To validate the results seen within the whole tissue sections using MSI, tissue lysates were made as described in supplementary file 1 from the remaining block of the healthy nondiabetic sample and the peak of interest was identified via MS/MS (Figure 2E). The experimental sample and a control sample (without reduction and alkylation) were spotted on a plate in a ratio of 1:1 with matrix (50mg/mL CHCA with 0.1% TFA in 50% ACN) and analyzed by MS and tandem MS [8] on a Ultraflex II MALDI-TOF/TOF instrument (Bruker Daltonics) in positive ion mode in both linear and reflectron modes (Fig 3C) with a total of 2000 laser shots). MS/MS data was used for protein identification in MASCOT [9] after spectral processing by FlexAnalysis™ and BioTools™ (Supplementary File 1). Protein scores greater than 77 were considered to be significant (p < 0.05) [10]. Figure 3A, shows a spectrum from a healthy pancreatic lysate before reduction and alkylation. Figure 3B shows the spectrum after reduction and alkylation. There is a high abundant the peak at m/z 5810.8 prior to reduction. The peak is completely obliterated from the spectrum upon reduction by TCEP, indicating that the breaking of inter-disulfide (S-S) bonds within a protein with multiple domains. Instead, a new peak appears prominently in the spectrum with m/z 3430.1. MS/MS analysis identifies the peptide as the reduced B chain of insulin with the sequence FVNQHLCGSHLVEALYVCGERGFFYTPKY with a significant Mascot score and complete y- and b- fragment ion series (Fig. 2E). The theoretical monoisotopic MH+ of the peptide is 3430.939. Figure 3C depicts the reflectron mode spectrum of the same healthy pancreatic lysate with a peak at m/z 3429.004. The difference in masses ~319 ppm can be accounted for by the different modes of acquisition. In the linear mode of the MS instrument the m/z of the insulin B chain is 3430.1, in the high resolution reflectron mode the m/z was 3429.004. The identification of the peptide at m/z 3430.1 as the B chain of insulin directly confirms that the highly abundant peak at m/z 5810.8 (prior to reduction) is in fact the full length double domain protein comprising of the B and A chains of insulin covalently bonded through a disulfide bridge. However, after the reduction step, we would expect to generate the A and B chains with m/z 2383 and 3430.1 in the MS spectrum respectively. In our analysis, we see the expected B chain peak at m/z 3430.1 but the 2383 peak corresponding to the A chain of the protein is absent. A closer examination of the primary amino acid sequence of the peptide (GIVEQCCTSICSLYQLENYCN) reveals that there are no basic amino acids lysine (K) and arginine (R) in the peptide. In addition, the other two amino acid residues that can capture and retain protons during the peptide ionization process in mass spectrometer, histidine (H) and proline (P) are also absent in the sequence.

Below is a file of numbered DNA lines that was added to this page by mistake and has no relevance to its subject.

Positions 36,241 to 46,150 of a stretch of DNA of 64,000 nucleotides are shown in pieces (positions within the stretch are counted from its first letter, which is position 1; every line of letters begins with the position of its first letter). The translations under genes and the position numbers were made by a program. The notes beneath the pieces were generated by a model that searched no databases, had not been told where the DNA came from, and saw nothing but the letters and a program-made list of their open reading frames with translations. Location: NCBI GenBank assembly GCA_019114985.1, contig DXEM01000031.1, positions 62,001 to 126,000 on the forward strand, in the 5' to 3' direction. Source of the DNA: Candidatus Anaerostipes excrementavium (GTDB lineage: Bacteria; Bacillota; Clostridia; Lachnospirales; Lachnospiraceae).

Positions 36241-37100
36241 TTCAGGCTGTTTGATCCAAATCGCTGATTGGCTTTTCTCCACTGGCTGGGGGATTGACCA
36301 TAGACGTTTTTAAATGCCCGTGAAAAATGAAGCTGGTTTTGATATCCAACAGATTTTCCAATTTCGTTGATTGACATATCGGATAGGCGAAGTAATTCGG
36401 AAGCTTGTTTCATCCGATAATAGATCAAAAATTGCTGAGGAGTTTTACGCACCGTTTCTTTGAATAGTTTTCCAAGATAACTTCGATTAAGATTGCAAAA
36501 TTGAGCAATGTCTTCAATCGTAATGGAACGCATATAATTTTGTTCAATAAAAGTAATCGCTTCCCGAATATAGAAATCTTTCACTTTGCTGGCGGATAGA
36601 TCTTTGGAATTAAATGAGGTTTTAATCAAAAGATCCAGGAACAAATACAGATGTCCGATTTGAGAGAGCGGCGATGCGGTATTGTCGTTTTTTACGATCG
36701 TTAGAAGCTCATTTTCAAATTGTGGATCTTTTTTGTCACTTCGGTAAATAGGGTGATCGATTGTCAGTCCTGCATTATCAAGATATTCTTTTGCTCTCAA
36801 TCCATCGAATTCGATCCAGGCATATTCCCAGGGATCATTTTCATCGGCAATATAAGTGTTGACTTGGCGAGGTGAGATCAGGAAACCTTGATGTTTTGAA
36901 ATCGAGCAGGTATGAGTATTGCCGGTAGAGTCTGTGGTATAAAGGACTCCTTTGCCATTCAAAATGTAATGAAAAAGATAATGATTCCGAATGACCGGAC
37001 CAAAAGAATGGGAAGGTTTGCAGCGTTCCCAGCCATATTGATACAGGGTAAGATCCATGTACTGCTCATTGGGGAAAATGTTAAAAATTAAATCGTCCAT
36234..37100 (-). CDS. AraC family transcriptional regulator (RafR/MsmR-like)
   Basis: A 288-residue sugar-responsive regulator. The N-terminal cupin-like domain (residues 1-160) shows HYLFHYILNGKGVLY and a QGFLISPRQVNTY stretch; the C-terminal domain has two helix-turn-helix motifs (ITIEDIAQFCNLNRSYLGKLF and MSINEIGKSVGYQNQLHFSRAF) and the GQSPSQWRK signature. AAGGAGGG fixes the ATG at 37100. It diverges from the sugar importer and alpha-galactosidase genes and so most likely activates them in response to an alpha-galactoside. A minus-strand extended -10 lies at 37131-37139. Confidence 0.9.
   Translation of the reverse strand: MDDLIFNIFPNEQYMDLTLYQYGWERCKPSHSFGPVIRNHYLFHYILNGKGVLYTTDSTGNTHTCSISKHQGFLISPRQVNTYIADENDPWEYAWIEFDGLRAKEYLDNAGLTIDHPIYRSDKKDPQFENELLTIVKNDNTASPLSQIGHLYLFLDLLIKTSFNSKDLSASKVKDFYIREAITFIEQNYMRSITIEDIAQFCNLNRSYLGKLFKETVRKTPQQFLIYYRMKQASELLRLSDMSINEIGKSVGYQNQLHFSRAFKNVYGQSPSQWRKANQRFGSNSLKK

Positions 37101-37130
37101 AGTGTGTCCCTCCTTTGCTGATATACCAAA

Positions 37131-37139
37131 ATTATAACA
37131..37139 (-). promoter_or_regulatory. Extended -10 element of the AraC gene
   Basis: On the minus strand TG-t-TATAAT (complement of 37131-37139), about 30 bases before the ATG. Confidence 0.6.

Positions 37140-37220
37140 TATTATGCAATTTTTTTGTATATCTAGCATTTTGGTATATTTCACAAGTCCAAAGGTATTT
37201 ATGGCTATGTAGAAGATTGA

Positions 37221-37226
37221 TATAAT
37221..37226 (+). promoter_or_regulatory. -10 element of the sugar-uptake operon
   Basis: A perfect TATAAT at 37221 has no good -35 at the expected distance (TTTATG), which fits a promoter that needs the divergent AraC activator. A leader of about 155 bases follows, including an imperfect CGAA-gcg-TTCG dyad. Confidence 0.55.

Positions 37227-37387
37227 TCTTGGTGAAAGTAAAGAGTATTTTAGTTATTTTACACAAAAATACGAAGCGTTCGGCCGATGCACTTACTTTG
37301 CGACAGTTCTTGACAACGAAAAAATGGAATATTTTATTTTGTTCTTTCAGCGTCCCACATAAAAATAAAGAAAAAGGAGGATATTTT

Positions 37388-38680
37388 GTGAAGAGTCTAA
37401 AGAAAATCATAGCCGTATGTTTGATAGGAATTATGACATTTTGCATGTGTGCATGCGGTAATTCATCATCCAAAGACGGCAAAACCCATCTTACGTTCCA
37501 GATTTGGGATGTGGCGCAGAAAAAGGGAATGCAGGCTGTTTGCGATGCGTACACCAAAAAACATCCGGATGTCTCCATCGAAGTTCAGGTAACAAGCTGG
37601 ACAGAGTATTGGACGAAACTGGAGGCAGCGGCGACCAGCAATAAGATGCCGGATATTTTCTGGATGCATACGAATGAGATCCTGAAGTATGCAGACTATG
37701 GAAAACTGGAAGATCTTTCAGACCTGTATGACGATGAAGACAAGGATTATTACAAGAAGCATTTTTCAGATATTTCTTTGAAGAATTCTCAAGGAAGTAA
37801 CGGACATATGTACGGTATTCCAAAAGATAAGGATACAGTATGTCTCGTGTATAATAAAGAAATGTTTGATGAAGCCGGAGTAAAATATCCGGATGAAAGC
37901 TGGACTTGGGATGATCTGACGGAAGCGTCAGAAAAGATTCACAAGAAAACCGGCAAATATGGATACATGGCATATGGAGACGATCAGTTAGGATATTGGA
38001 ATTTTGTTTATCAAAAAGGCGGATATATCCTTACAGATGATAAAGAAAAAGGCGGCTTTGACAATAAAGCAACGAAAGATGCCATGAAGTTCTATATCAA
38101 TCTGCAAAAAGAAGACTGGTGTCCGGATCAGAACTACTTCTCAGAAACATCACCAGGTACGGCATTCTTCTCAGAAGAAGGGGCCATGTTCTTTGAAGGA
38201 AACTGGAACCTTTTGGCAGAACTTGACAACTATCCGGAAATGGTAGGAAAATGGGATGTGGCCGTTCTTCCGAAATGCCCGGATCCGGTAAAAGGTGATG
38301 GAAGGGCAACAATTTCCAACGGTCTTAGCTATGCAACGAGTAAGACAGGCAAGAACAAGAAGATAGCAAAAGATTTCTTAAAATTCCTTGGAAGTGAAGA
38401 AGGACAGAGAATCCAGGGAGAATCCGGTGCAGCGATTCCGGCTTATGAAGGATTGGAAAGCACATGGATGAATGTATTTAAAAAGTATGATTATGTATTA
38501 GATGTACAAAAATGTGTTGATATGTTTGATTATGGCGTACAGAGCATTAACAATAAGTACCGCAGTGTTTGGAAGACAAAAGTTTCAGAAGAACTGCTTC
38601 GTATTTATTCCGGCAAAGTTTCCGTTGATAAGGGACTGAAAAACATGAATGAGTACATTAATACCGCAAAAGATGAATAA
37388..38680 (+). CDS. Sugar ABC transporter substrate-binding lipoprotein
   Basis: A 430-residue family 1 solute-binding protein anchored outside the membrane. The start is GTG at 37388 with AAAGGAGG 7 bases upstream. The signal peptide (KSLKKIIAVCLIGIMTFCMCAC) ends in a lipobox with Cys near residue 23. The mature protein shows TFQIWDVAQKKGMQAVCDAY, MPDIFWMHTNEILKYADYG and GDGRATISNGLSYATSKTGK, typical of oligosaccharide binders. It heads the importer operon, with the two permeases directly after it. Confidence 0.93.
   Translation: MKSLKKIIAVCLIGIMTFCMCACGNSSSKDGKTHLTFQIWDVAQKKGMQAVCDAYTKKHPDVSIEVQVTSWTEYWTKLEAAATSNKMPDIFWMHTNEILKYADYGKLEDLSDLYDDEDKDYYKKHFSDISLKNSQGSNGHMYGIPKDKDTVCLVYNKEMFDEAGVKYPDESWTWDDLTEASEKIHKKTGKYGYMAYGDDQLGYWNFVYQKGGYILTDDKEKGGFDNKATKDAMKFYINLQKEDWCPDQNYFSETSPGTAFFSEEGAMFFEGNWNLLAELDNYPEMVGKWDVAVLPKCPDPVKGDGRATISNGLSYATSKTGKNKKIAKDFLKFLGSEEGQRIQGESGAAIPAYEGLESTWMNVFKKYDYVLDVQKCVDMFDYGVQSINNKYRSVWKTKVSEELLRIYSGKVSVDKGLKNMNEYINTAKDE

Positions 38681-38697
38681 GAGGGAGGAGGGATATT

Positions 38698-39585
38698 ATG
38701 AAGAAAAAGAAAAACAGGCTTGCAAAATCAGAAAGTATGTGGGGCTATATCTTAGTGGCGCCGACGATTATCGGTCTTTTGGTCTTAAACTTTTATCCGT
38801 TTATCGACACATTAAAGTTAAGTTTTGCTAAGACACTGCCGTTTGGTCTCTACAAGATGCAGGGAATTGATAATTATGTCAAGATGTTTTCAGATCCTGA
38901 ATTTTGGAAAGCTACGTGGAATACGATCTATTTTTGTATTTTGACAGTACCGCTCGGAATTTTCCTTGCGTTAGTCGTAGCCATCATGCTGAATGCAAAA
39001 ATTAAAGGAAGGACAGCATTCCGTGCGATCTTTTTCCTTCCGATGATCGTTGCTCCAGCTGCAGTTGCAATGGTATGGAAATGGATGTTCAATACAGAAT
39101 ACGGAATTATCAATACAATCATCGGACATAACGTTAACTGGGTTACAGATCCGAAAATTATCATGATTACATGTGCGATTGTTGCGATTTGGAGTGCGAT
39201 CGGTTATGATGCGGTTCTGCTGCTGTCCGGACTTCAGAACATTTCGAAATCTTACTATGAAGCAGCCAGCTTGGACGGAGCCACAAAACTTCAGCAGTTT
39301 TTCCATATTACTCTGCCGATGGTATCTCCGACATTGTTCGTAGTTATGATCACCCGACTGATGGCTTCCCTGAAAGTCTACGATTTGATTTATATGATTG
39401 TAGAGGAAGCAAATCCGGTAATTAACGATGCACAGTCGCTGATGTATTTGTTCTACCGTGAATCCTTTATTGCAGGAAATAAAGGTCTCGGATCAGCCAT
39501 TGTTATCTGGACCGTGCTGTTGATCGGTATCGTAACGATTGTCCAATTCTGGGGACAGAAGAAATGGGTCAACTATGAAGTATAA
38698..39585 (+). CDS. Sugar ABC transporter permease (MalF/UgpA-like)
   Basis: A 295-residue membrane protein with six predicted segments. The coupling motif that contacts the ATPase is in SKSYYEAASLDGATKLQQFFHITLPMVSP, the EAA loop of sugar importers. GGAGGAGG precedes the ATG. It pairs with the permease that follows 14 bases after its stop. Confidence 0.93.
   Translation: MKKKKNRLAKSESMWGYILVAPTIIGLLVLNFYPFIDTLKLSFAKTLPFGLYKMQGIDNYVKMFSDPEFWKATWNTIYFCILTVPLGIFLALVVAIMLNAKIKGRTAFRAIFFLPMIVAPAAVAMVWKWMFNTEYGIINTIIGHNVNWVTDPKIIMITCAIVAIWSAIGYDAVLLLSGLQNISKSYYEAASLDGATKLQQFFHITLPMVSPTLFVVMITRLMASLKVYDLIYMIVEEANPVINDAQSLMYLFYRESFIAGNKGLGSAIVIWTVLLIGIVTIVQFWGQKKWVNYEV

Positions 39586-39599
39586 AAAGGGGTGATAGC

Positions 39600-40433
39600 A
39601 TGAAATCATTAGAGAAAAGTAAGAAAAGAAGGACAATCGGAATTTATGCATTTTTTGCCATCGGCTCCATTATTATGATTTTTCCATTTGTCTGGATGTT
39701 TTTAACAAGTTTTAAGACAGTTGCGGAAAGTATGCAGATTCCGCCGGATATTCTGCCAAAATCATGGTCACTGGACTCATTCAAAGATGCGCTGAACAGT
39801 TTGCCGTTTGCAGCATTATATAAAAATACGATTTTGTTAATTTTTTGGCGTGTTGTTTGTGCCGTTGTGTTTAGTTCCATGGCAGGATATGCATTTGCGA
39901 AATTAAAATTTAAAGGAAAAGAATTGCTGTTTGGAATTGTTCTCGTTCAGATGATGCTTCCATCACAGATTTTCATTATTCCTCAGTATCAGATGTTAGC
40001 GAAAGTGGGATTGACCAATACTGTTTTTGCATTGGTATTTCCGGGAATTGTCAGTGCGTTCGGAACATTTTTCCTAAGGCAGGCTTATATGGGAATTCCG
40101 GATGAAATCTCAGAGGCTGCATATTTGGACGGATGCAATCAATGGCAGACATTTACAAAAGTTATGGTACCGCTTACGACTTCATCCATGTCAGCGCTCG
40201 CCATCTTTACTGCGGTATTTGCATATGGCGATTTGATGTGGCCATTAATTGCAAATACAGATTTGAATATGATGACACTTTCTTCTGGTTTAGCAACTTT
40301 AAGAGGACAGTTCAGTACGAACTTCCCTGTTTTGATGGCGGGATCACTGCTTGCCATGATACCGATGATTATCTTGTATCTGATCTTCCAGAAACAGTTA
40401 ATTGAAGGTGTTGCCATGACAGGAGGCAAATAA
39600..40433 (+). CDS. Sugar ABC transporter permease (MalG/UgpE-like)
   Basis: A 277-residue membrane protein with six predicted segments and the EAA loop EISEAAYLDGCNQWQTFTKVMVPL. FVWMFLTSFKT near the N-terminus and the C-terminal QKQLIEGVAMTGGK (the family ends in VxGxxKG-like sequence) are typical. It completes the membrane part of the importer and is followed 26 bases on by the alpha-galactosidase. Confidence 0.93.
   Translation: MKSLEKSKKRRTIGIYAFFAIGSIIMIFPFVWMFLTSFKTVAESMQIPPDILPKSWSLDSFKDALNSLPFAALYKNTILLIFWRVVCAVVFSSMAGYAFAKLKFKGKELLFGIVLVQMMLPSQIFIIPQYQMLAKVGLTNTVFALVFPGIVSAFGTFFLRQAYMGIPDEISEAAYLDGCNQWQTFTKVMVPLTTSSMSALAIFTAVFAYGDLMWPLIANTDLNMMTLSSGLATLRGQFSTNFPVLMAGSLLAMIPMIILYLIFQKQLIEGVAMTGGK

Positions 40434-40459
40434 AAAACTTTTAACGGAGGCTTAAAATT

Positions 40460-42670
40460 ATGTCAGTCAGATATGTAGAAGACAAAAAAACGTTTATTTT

Figure 3